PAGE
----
In the fall of 1945, this question hung on the lips of most everyone inside the Heart Mountain camp in Northwest Wyoming—"Where are you going?" Three years before, the United States government forcibly removed all the Japanese Americans living on the West Coast—more than 110,000 people—and sent them to hastily built installations like this one. Two-thirds of the people incarcerated here were American citizens. Over half of them were children.
In the wake of Pearl Harbor, rumors and lies spread quickly throughout the nation that Japanese Americans were agents of the Imperial Japanese Army. Every person of Japanese ancestry, even those born in the United States, was viewed as a potential spy and saboteur. There was no evidence to support this conclusion, but the men in charge had already made up their minds. “The very fact that no sabotage has taken place to date,” said General John C. Dewitt, who headed up the Western Defense Command, “is a disturbing and confirming indication that such action will be taken.”
By the next summer, most of the Japanese Americans in the United States were living in cheap barracks, watched by armed guards, behind rows of barbed wire. That’s how things remained until December 1944, when the Supreme Court ruled in Ex parte Endo that loyal citizens could not be detained indefinitely. The War Department begrudgingly announced that Japanese Americans could return home.
The civilian agency that ran the camps, the War Relocation Authority (WRA), hoped to close Heart Mountain by February 1945. That proved to be impossible. The government had made no provision for preserving the property of Japanese Americans while they were incarcerated. Most had sold their homes, businesses, and farms at a loss before they left, not knowing what else to do. Others who tried to hang on to their real estate later found it had been destroyed by vandals or overrun by squatters. Returning home for Japanese Americans meant starting their lives over from scratch. The WRA, flooded with pleas for more time, agreed to keep the camp open until November.
“Where are you going?”
Shig Yabu remembers his mother, Hana Okada, asking this question of her friends Arthur and Estelle Ishigo. The camp, which initially had a population of 10,767, had dwindled down to less than 5,000 people by that time, as incarcerees gradually found jobs and housing on the outside. Estelle Ishigo defiantly declared she and Arthur were not going anywhere; that rather than move again at the government’s whim, they would die at Heart Mountain.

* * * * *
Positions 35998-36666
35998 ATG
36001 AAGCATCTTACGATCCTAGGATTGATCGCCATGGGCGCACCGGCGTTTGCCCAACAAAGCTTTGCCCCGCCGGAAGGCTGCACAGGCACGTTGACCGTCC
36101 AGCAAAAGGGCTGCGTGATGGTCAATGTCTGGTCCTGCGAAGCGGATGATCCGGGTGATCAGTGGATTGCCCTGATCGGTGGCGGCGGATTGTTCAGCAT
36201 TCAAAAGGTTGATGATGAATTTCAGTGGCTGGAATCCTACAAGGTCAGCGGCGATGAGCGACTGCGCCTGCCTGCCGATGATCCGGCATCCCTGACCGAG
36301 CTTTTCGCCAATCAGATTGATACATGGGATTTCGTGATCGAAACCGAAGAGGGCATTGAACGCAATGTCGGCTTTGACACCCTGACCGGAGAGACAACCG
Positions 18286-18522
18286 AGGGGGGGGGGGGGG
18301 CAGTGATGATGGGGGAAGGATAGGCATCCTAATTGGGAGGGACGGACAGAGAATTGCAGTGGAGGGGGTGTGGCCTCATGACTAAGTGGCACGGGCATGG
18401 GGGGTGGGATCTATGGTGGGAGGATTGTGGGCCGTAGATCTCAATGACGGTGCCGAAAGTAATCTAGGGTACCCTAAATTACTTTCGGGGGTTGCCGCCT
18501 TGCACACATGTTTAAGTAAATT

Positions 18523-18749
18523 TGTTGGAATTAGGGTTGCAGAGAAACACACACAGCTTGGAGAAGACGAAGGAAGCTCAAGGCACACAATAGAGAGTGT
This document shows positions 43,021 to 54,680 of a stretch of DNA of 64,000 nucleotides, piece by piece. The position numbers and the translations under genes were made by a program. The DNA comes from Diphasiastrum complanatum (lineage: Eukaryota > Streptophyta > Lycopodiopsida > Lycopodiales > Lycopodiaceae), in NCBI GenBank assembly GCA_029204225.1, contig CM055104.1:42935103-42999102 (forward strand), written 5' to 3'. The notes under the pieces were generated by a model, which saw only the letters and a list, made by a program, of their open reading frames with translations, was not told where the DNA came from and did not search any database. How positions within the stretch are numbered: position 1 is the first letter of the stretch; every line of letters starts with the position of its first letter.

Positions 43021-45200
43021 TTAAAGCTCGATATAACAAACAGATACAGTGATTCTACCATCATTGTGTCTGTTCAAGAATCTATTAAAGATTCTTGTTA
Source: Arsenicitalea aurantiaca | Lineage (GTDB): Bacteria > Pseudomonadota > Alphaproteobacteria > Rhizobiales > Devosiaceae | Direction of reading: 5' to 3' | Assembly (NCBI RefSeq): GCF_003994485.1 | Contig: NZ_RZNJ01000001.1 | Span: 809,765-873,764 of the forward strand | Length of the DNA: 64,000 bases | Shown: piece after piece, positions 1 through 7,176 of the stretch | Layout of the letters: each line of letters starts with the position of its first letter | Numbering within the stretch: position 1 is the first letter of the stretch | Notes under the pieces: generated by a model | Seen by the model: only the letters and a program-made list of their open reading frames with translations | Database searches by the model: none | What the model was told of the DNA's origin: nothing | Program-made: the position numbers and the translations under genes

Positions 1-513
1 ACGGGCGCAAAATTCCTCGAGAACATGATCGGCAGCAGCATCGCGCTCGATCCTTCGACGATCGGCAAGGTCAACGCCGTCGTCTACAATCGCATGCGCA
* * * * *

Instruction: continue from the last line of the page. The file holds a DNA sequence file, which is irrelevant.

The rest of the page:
Estelle had always stood out among the residents of the camp. A tall white woman with platinum blonde hair, she could easily be spotted around her home in Block 14, sketching scenes of daily life inside Heart Mountain. “Someone has to keep a record,” she’d always say.
When the government came for Arthur in 1942, Estelle refused to leave his side. She was allowed to accompany him to Wyoming, with the understanding that she would be treated no differently than her husband or any of the other Japanese American incarcerees. The Ishigos were one of less than a dozen mixed race families at Heart Mountain.
When he met Estelle, Arthur Ishigo was working as a sometime actor, sometime animal wrangler, sometime chauffeur, and sometime janitor at Paramount Studios. Estelle was studying at Otis Art Institute, where she had fallen in with a group of rebellious young Asian Americans who called themselves the “Art Students League of Los Angeles” and held court at the Dragon’s Den restaurant in Chinatown. According to Estelle, she and Arthur fell in love at first sight, and were inseparable from then on. Anti-miscegenation laws prevented them from marrying in California, so they eloped to Tijuana in 1928.
In the first weeks after the United States entered the war, Paramount fired its entire Japanese American staff. Estelle lost her waitressing and teaching jobs because she had a Japanese last name. Heart Mountain was, ironically, the safest and most accepting community they had ever lived in. Their reservations about leaving were almost understandable.
In her heart, Estelle knew she and Arthur could not stay in Wyoming. Even as she told Hana she’d die before she left, Estelle was writing friends settled back in Los Angelesto ask about the situation. Jobs were plentiful, she was told, although most returning Japanese Americans were taking low-wage domestic or gardening positions they would never have accepted before the war. “Housing is very acute here,” wrote one friend, from the hotel they were living in. “Acute” may have been an understatement. America’s wartime migration to the cities, combined with the sudden influx of returning veterans, had created an unprecedented housing crisis.
Though friends sent optimistic letters and promises of help, Arthur and Estelle were not able to secure a place to live before they left Heart Mountain in November 1945. Over 2,000 Japanese American incarcerees found themselves in similar circumstances. Worst affected were the disabled and elderly, those with limited means, and large families who needed more space than a hotel room could provide.
Unwilling to yet again extend the closure date for the camps, the WRA partnered with the Federal Public Housing Authority (FPHA) to convert former military encampments around Los Angeles into emergency housing. When the existing barracks at these camps proved insufficient for the number of desperate Japanese Americans, the government brought in trailers, some of which—according to Estelle—had first been used to house workers constructing the Hoover Dam in 1931.
Arthur and Estelle landed first at the Winona Trailer Camp in Burbank. Not long after they arrived, Estelle wrote a friend on the staff back at Heart Mountain. “Things are pretty bad here,” she confessed. “There is no place to live except FPHA and we are placed about 1.5 hours from town and 25 cents fare each way with more fare after reaching town to look for jobs which are scattered miles apart. Then one has to eat again or go hungry.”